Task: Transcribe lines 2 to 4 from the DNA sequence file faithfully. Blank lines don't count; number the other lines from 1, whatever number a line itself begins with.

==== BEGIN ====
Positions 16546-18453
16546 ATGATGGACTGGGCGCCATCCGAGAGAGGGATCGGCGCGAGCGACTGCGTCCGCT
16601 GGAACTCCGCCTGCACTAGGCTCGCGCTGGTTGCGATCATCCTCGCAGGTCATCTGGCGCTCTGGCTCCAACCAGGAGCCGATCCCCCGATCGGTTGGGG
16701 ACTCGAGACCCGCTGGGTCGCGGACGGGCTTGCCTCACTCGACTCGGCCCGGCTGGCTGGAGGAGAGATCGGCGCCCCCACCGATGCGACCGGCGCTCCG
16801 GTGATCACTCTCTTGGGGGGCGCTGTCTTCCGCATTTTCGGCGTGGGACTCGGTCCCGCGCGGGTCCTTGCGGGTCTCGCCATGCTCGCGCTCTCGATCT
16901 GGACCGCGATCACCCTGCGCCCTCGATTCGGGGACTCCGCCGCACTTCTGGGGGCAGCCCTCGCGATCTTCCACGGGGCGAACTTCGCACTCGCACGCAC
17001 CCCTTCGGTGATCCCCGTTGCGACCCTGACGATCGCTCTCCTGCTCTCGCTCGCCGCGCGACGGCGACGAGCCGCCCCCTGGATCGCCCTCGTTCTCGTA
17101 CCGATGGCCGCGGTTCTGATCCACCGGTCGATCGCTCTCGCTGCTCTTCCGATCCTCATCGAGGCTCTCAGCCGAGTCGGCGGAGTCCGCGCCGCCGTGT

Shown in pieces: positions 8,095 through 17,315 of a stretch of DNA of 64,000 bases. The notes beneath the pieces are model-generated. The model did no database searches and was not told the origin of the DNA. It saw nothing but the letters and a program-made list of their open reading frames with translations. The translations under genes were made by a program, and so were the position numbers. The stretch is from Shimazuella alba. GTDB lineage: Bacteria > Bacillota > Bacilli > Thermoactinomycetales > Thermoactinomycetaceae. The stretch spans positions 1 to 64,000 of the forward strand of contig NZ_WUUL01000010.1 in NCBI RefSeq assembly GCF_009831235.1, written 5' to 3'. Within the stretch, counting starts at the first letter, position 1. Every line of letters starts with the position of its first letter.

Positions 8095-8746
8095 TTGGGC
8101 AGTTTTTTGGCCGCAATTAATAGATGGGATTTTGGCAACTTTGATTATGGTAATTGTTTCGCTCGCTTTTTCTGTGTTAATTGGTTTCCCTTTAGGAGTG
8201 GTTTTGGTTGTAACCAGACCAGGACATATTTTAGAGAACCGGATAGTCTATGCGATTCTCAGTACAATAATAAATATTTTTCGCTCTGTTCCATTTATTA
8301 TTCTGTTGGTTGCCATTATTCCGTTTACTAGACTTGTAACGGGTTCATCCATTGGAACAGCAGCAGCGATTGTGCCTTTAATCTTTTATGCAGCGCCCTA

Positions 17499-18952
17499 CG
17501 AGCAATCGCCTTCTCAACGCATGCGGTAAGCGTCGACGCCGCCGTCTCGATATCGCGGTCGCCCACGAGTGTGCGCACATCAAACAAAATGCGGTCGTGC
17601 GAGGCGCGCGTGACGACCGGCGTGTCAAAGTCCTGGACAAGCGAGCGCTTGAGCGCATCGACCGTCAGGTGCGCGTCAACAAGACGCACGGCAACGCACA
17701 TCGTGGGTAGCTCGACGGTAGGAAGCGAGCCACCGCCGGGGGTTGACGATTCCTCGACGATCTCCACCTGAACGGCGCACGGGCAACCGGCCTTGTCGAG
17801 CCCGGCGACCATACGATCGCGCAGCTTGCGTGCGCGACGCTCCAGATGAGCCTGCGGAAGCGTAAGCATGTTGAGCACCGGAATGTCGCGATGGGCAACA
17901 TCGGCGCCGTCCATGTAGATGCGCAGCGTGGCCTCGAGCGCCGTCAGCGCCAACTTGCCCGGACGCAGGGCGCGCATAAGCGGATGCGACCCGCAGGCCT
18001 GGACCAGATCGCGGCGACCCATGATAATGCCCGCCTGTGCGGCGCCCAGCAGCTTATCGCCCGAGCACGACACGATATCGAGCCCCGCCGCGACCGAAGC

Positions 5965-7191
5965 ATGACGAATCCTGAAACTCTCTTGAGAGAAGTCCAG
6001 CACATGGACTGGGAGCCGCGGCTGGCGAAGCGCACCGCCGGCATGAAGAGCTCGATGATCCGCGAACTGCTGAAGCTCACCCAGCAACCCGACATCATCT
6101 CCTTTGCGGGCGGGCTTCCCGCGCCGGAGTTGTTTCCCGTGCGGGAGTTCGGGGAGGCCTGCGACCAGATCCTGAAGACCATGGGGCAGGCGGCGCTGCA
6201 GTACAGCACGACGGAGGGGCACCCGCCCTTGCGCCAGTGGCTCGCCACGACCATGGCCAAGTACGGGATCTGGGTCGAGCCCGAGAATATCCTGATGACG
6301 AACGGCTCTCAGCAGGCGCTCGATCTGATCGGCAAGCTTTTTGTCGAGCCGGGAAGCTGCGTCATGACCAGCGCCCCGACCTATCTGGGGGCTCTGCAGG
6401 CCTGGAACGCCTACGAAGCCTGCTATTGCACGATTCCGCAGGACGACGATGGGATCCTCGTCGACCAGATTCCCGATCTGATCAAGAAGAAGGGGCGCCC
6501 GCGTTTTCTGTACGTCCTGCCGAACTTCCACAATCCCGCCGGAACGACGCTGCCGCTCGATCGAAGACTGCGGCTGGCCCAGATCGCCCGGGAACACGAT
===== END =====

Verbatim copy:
16546 ATGATGGACTGGGCGCCATCCGAGAGAGGGATCGGCGCGAGCGACTGCGTCCGCT
16601 GGAACTCCGCCTGCACTAGGCTCGCGCTGGTTGCGATCATCCTCGCAGGTCATCTGGCGCTCTGGCTCCAACCAGGAGCCGATCCCCCGATCGGTTGGGG
16701 ACTCGAGACCCGCTGGGTCGCGGACGGGCTTGCCTCACTCGACTCGGCCCGGCTGGCTGGAGGAGAGATCGGCGCCCCCACCGATGCGACCGGCGCTCCG